Charles Darwin’s contribution to the development of the evolutionary interpreted systematics is fundamentally important: as a matter of fact, he appears the first to express clearly the general idea that the Natural System is the genealogical one. His taxonomic conception, which is sometimes called Darwin’s “central discovery,” at least as far as systematics is concerned [Reif 2006, 2007], can be outlined as follow's. According to him, “propinquity of descent,—the only known cause of the similarity of organic beings,—is the bond, hidden as it is by various degrees of modification, which is partially revealed to us by our classifications” [Darwin 1859: 413-414]. Therefore, “the arrangement of the groups within each class, in due subordination and relation to the other groups, must be strictly genealogical in order to be natural” [Darwin 1859: 302], the latter statement can be formalized as the principle of genealogical arrangement. With this, Darwin provides a very important justification for the selection of characters for the reconstruction of genealogies, rejecting their essentialist interpretation. He emphasizes that “the characters [...] showing true affinity between any two or more species, are those which have been inherited from a common parent” [Darwin 1859: 420], therefore, “the less any part of the organization is concerned with special habits, the more important it becomes for classification”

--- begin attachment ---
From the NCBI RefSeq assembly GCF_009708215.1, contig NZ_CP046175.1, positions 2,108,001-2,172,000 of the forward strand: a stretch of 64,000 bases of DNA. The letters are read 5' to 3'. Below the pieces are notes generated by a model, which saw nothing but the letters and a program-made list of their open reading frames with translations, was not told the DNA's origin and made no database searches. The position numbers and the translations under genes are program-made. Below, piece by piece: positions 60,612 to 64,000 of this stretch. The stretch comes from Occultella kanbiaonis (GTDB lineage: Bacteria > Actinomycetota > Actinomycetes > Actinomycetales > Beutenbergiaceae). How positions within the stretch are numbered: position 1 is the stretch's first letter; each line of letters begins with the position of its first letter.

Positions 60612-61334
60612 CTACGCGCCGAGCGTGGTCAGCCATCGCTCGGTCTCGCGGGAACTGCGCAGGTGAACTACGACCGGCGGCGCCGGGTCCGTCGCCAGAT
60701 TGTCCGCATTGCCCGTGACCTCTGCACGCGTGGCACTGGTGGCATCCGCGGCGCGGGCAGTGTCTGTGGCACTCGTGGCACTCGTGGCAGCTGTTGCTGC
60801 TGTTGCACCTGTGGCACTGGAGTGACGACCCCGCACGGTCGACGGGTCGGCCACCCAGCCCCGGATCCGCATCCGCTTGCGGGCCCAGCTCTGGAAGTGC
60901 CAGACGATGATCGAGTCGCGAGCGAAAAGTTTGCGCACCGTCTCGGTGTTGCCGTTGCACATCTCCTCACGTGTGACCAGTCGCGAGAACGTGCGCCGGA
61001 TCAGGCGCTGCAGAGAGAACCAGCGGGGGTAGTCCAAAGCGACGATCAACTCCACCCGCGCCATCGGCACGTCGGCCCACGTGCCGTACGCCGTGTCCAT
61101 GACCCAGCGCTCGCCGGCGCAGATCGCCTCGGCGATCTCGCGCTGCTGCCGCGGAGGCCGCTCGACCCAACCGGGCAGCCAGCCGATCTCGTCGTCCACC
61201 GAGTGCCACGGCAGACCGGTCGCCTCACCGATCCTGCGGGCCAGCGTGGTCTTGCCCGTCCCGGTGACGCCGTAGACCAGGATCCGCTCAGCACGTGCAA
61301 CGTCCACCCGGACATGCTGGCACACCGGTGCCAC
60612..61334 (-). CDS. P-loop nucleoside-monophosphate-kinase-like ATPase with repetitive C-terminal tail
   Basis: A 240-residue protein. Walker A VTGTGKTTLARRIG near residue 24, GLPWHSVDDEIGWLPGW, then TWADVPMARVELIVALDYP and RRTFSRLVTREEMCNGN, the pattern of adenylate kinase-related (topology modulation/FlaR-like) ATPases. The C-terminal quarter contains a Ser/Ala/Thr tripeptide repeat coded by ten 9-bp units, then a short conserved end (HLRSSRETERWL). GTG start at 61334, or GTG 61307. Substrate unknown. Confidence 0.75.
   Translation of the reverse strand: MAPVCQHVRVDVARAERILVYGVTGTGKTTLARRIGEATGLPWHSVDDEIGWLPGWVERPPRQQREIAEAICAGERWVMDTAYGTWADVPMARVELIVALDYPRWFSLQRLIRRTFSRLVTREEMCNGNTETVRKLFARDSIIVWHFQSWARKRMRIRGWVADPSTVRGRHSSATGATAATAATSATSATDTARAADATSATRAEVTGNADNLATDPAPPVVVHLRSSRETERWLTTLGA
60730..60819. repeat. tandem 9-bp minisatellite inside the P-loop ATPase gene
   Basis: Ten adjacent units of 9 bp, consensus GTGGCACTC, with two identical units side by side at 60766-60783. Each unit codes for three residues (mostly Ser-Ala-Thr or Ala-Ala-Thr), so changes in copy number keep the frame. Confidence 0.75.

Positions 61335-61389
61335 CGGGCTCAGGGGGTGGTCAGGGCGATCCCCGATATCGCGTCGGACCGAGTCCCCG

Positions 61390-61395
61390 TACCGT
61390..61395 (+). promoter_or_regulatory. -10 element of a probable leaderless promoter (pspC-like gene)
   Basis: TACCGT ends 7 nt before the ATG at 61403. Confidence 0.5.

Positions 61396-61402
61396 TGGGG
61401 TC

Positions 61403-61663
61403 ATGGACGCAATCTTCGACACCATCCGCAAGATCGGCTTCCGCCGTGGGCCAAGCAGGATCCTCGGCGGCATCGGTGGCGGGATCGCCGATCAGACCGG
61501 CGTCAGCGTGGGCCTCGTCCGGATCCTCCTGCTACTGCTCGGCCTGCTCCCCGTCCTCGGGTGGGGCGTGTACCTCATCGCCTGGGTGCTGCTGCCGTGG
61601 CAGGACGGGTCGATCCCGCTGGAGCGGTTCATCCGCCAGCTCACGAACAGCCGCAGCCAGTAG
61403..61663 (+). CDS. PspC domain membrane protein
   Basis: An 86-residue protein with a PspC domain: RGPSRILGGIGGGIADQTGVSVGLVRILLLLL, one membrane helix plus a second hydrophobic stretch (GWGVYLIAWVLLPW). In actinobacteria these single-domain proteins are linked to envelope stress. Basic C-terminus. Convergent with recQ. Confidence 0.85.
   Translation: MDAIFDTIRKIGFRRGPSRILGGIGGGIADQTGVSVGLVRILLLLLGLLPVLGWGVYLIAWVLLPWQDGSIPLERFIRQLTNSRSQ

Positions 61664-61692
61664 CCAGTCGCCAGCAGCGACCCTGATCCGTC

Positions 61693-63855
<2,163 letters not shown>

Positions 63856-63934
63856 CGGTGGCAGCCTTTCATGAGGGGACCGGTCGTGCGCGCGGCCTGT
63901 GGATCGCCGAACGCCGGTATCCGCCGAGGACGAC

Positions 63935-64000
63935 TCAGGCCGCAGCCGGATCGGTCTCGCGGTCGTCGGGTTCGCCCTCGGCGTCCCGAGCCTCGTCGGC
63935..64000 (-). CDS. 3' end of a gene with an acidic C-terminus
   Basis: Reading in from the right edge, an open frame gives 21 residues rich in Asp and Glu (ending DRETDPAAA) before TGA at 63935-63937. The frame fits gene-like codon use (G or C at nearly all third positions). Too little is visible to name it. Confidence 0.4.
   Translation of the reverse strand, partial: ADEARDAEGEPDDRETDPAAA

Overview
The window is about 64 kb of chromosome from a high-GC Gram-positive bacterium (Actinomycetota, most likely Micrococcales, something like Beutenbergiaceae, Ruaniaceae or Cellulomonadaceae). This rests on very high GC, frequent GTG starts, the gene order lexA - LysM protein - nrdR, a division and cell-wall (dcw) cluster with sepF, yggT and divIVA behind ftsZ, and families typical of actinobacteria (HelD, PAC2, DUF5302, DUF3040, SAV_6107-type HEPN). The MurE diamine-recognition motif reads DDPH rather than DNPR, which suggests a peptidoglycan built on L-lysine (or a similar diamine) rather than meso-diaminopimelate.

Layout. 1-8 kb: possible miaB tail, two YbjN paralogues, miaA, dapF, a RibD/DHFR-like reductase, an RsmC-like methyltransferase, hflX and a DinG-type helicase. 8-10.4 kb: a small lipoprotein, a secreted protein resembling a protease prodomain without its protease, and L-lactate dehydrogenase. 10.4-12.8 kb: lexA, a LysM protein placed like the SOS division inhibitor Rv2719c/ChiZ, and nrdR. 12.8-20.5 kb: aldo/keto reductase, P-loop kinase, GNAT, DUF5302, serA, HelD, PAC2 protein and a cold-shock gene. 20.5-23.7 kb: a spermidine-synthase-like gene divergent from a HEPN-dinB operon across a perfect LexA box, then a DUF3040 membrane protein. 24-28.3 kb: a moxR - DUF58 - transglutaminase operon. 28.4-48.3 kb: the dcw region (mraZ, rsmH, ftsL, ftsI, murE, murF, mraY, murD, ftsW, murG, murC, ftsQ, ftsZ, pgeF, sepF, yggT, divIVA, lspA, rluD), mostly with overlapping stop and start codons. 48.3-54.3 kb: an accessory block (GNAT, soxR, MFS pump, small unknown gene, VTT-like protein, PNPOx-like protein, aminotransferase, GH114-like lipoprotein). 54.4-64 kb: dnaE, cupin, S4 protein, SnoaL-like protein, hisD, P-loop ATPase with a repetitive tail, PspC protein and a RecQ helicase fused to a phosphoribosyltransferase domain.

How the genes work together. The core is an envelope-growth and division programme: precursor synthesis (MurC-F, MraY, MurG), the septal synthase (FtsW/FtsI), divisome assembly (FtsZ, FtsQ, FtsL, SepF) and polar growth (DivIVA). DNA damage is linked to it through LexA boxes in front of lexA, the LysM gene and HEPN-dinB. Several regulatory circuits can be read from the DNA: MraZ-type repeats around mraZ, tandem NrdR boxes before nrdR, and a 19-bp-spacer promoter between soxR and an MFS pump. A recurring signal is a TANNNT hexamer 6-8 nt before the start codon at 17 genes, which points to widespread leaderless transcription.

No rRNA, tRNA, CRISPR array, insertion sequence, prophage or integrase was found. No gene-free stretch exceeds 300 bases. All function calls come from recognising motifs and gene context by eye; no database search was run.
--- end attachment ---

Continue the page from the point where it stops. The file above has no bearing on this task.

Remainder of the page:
[Darwin 1859: 414]; this statement is referred to as Darwin’s principle [Mayr 1965]. This principle in its expanded form includes several important evolutionary criteria for assessing taxonomic significance (weighting) of the characters. One of them goes back to the ideas of Jussieu and Cuvier about character ranking based on their constancy; it can be designated as the criterion of commonality; the second resembles partly Adanson’s method based on the principle of congruence; the third repeats in many respects the principles of parallelism of Oken, although in Darwin’s interpretation it is the principle of evolutionary’ parallelism; finally, according to Darwin, “amount or value of the differences between organic beings all related to each other in the same degree in blood” [Darwin 1859: 421] should not be taken into consideration if organisms are to be grouped according to their genealogical relationships; this is the principle of irrelevance of differences. Most of these principles (except parallelism) constitute the foundation of the modern cladistics, so the latter’s adherents are better to call themselves Darwinists rather than Hennigians; the principle of parallelism is especially significant in the evolutionary taxonomy of Simpson (on these schools of taxonomic thought, see Section 5.7).